One of the most well-known guitarists and rock performers in the world is Eric Clapton.
In addition to being a part of the legendary bands The Yardbirds, Cream, and Derek and the Dominos, he also had a hugely successful solo career, selling more than 130 million albums globally.
He played with Cream, Blind Faith, Delaney, and Bonnie and Friends, and the Beatles’ “While My Guitar Gently Weeps” before the 1960s ended. He also contributed a scorching solo to George Harrison’s song. He began the 1970s by founding Derek and the Dominos before officially establishing a solo career that has been his primary outlet for the past 40 years.
Here are 5 of his best songs.
Although Eric Clapton has referred to his 1977 JJ Cale cover of “Cocaine” as an “anti-drug” song, he was undoubtedly using drugs at the time it initially entered the charts (or over the next decade). In 1977, the song peaked at number 30 and helped Cale pay some debts, but in following years, Clapton removed it from his set list out of concern that its meaning would be misinterpreted. As it was read back, he added the phrase “dirty cocaine” to further emphasize his argument.
Eric has things to say about the song. He said, “It’s no good to write a deliberate anti-drug song and hope that it will catch. Because the general thing is that people will be upset by that. It would disturb them to have someone else shoving something down their throat.”
Over his entire five-decade career, blues icon Robert Johnson has been idolized by Eric Clapton, who even recorded an entire album of his songs in 2004. A
few people were aware of his tunes until Cream released their rendition of “Cross Road Blues” as a single in 1968, Clapton is also responsible for popularizing his music.
This song, in the opinion of many Clapton fans, showcases Clapton’s performance at its absolute best. Since then, classic rock radio has consistently played it. For the next four decades, he also performed it at the majority of his solo concerts, but it has never sounded as sublime as it did with Cream.
This song was composed by Eric Clapton for his then-girlfriend Pattie Boyd and included on his 1977 album Slowhand (who divorced his friend George Harrison in the same year).
Pattie, later on, said, “For years it tore at me. To have inspired Eric, and George before him, to write such music was so flattering. ‘Wonderful Tonight’ was the most poignant reminder of all that was good in our relationship, and when things went wrong it was torture to hear it.”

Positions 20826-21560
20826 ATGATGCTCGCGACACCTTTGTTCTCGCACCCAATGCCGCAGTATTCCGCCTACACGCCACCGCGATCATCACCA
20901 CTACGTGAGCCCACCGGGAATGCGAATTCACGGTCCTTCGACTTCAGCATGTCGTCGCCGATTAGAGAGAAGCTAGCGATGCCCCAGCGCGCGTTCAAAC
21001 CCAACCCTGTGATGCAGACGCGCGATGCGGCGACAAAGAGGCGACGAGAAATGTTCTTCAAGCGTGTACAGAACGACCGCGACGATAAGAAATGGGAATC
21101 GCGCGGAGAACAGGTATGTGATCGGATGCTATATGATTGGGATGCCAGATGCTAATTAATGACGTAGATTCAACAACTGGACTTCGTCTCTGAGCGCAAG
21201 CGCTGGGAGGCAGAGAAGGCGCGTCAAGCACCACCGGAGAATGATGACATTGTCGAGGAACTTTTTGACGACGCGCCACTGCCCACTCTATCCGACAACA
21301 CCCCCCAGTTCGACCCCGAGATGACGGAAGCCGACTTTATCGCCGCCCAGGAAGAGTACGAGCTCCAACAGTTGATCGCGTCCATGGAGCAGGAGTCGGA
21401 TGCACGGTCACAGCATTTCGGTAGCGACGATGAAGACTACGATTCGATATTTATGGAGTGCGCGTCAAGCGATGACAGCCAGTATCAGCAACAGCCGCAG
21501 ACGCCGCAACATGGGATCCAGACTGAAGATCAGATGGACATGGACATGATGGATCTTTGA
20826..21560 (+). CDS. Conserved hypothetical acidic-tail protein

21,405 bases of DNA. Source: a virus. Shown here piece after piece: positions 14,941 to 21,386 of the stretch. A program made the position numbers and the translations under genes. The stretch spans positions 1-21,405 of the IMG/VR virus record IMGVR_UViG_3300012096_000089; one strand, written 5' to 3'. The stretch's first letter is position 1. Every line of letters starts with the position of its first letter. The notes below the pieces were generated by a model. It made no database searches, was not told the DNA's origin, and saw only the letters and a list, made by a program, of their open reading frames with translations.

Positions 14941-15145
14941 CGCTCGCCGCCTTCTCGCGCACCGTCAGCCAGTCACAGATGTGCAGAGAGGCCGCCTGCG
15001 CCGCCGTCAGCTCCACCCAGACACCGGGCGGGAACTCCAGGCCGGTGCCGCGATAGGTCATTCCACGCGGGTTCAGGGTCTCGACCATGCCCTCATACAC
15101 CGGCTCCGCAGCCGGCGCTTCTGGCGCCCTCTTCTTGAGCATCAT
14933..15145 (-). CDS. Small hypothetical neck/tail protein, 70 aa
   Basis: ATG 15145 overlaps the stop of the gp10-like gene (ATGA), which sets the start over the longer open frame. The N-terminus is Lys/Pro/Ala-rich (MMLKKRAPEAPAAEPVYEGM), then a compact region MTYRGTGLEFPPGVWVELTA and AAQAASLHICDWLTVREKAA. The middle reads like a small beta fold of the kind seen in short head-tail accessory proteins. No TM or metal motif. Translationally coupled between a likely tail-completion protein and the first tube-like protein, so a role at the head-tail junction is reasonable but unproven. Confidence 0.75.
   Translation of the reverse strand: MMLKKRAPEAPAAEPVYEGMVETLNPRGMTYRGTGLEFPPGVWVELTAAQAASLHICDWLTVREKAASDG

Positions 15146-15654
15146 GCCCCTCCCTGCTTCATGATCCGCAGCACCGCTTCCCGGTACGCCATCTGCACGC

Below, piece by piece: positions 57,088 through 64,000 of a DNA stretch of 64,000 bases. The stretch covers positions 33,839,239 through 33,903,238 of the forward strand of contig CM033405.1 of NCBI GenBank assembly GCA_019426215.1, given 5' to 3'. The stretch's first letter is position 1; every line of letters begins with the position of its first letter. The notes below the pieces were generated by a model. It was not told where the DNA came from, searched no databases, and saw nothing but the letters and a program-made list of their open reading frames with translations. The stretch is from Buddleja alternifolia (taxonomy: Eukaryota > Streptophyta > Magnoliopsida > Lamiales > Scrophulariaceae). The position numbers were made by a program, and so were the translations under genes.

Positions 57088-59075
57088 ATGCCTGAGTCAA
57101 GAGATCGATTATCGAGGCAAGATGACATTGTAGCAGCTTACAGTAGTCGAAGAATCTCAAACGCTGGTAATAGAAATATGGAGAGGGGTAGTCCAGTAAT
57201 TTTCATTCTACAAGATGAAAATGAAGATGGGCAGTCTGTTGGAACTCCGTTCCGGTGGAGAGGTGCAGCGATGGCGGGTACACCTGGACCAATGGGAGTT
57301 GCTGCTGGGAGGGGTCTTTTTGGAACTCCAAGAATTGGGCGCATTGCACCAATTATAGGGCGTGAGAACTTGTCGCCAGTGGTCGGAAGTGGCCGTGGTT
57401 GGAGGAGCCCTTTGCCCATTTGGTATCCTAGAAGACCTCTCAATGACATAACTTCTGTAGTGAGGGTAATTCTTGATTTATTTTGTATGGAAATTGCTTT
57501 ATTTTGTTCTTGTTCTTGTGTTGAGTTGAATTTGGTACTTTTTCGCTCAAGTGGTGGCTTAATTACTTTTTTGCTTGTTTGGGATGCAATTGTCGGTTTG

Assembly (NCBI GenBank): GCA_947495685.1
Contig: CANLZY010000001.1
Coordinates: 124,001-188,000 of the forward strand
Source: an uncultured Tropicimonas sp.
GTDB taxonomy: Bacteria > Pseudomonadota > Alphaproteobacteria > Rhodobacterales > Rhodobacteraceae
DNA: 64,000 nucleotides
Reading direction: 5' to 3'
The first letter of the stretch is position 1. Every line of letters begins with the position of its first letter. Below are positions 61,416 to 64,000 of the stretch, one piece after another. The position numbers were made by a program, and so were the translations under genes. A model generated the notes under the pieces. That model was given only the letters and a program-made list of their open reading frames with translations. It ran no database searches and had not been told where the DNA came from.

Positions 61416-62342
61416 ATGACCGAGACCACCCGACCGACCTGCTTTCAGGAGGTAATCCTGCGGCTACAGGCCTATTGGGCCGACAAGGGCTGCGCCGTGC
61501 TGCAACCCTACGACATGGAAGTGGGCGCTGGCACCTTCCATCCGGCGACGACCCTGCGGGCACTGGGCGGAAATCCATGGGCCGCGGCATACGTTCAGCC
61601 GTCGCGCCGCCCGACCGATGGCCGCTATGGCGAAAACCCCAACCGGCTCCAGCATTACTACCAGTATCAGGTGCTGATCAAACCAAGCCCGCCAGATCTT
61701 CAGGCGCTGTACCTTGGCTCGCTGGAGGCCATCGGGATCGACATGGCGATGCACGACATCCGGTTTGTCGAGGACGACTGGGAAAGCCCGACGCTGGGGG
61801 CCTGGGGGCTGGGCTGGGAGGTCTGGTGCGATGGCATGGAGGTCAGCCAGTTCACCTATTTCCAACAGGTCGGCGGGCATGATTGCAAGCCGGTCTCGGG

It was quite a ride for her and Eric.
Tears in Heaven
The soundtrack was written by Eric Clapton, who also added a brand-new song he wrote on the untimely passing of his son Conor, who was four years old. For months on end, the VH1 video aired continuously. Shortly after, Clapton re-recorded the song for Unplugged, giving it a further boost on the charts. It became one of Clapton’s biggest hits, but by 2004, he could no longer bear to perform the song, so he removed it from his setlist.
In 2004, he said, “I really have to connect with the feelings that were there when I wrote them. They’re kind of gone and I really don’t want them to come back, particularly. My life is different now. They probably just need a rest and maybe I’ll introduce them for a much more detached point of view.”
After Cream split up and his follow-up project Blind Faith failed after just one record, Clapton was in a fairly bad spot. He was using drugs and drinking excessively, and his close buddy George Harrison was married to the lady he secretly adored. Thus, Clapton entered the recording studio and poured his heart and soul into the greatest songs of his career. The album’s standout track, “Layla,” is an epic love ballad that ends with one of the most romantic musical compositions ever made. The sobbing slide is provided by Duane Allman, and Clapton, whose voice and guitar playing have never been greater, completes the song.
In his memoir he wrote, “I was driven by my obsession, Layla’ was the key song, a conscious attempt to speak to Pattie about the fact that she was holding me off and wouldn’t come move in with me.”